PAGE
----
Should Google Split?

Don't wait up for a stock-split announcement from Google (Nasdaq: GOOG  ) .

"We're not going to split the stock, at least not for the present," CEO Eric Schmidt told Jim Cramer on CNBC's Mad Money earlier this week.

Score one for Schmidt on the clever word choice. He obviously means "present" as in the near term. However, he could very well imply "present" as in a gift, which is how investors often mistakenly see the zero-sum events that are stock splits.

After all, if Google at $500 declares a 10-for-1 stock split, it doesn't matter if you have 100 shares at $500 or 1,000 shares at $50. You still have a $50,000 stake in the world's leading Web search engine.

You might like to see Google bring its shares down to a more accessible price, or you may think splits are stupid and unnecessary. No matter which side of the fence you find yourself on, you're correct. This is a subjective matter. But let's take a closer look at both sides of the argument.

Yes, Google should split
During the go-go 1990s, stock splits were going on everywhere. The moment a consumer-facing company saw its price go from $30 to approaching $50, you just knew that a 2-for-1 or a 3-for-2 split announcement was coming.

A forward split, ultimately, is about confidence. There's an unspoken assumption that the splitting company doesn't mind marking down its stock price, since things are going well enough to move the price back up again. Consequently, stocks typically open slightly higher after a split is declared.

Google, of course, has no self-esteem problems. However, even the similarly cocky Apple (Nasdaq: AAPL  ) has pulled off a pair of 2-for-1 stocks splits this decade.

The biggest case for a split, though, comes from the perspective of recruiting and employee retention. Code monkeys are brilliant in their niche, but they don't necessarily know their Ps from their Es. They might see a share price in the hundreds and just assume it's pricey. What they fail to realize is the importance of the number of shares that the stock price is being divided into, to arrive at a company's market cap. And they might not understand the simple balance-sheet math that reveals a company's enterprise value.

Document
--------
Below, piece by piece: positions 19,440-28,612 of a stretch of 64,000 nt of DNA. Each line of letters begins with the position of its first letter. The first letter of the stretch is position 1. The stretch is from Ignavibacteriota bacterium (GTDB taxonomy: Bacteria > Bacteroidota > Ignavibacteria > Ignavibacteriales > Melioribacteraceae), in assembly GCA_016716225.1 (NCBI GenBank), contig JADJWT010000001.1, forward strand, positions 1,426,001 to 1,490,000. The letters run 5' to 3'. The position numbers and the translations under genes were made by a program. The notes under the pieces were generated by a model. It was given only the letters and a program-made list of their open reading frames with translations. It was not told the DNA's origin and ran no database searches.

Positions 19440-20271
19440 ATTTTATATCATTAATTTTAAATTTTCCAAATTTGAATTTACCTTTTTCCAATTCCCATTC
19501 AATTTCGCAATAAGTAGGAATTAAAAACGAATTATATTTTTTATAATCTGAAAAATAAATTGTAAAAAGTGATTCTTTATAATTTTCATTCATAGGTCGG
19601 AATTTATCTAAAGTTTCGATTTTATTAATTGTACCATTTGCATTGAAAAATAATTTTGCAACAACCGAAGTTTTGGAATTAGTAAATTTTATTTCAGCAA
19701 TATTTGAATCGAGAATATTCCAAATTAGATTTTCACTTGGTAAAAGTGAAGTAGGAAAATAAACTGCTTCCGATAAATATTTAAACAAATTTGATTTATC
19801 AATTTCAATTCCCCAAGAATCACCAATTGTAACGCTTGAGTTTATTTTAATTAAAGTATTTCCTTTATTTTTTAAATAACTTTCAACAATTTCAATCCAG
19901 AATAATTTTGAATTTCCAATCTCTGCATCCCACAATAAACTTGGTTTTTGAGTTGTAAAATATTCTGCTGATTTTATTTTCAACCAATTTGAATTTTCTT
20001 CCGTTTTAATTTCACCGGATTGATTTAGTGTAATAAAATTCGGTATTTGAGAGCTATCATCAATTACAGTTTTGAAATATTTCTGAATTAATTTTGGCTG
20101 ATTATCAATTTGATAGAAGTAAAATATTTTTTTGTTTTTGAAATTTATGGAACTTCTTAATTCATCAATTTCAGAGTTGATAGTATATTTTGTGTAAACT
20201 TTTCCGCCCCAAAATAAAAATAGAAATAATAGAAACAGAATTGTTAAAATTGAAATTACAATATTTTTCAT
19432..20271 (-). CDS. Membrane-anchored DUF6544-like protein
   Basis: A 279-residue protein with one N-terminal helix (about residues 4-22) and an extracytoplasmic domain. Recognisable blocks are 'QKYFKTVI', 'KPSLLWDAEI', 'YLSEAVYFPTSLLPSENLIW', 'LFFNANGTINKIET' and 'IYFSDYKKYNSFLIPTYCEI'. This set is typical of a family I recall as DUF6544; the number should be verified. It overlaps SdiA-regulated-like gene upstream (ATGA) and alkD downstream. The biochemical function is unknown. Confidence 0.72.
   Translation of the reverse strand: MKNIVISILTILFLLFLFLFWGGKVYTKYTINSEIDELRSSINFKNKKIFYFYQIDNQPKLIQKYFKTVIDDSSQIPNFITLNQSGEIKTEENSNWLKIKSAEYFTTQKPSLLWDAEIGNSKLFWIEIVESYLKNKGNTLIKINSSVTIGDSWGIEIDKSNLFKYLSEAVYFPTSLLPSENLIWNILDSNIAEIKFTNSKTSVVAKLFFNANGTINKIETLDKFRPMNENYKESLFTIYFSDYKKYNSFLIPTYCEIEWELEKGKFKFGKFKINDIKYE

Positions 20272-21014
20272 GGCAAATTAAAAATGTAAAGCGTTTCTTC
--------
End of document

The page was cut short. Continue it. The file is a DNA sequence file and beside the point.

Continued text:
Consider this: Even though Sirius XM Radio (Nasdaq: SIRI  ) started the trading day at $1.38 a share, it's not a penny stock. It's a $4 billion company. Meanwhile, pork and transportation specialist Seaboard (AMEX: SEB  ) has a $1,600 stock, but its market cap is just half of what the satellite-radio provider can claim.

Why does any of this matter? Well, have you seen Google lately? Executives have been leaving in droves in recent months. Stock options are a major part of most tech-company compensation packages, so creating the psychological effect of offering employees a "cheaper" stock could help with retention efforts. Unsophisticated investors may prefer a stock meandering at $50 than one at $500, under the flawed assumption that it has a better chance to move higher.

Stock-based acquisitions also get a boost when the perception exists that a low stock price will head higher. Google is blessed with fat pockets, so it doesn't need to use stock as legal tender. However, you never know when it might want to.

No, Google should not split
Have you seen a stock fall apart after a split? It's not pretty.

Sun Microsystems (Nasdaq: JAVA  ) is a perfect example. The company declared a 2-for-1 split in 1999 and then raced back to declare another 2-for-1 split just 12 months later. The bottom fell out of the stock when the dot-com bubble popped, and Sun's most recent split move was a 1-for-4 reverse split in November.

Google is unlikely to become a penny stock as a direct result of slumping after a split, but why chance it? A high stock price may be a recruiting and deal-making deterrent, but a price can also be too low. Rival Yahoo! (Nasdaq: YHOO  ) has been losing plenty of executives with its stock price waffling between the high teens and the low 20s.

More to the point, an unusually high stock price can be seen as a badge of long-term success. Berkshire Hathaway (NYSE: BRK-A  ) doesn't split its stock, and it isn't exactly smarting. Keep in mind that Google is a company that was originally set to go public at a price as high as $135 before settling for $85. It obviously has no fears of seemingly high prices. That the stock is nearly a six-bagger since the IPO only vindicates the company's strategy.

Stake your claim
Splits made sense when investors used to buy stocks in round lots, but the proliferation of dirt-cheap online discount brokers that charge just a few bucks per trade makes it financially feasible nowadays to pick up a smaller stake. If you can afford only five shares of Google, forking over a $10 commission is just 0.4% of the transaction.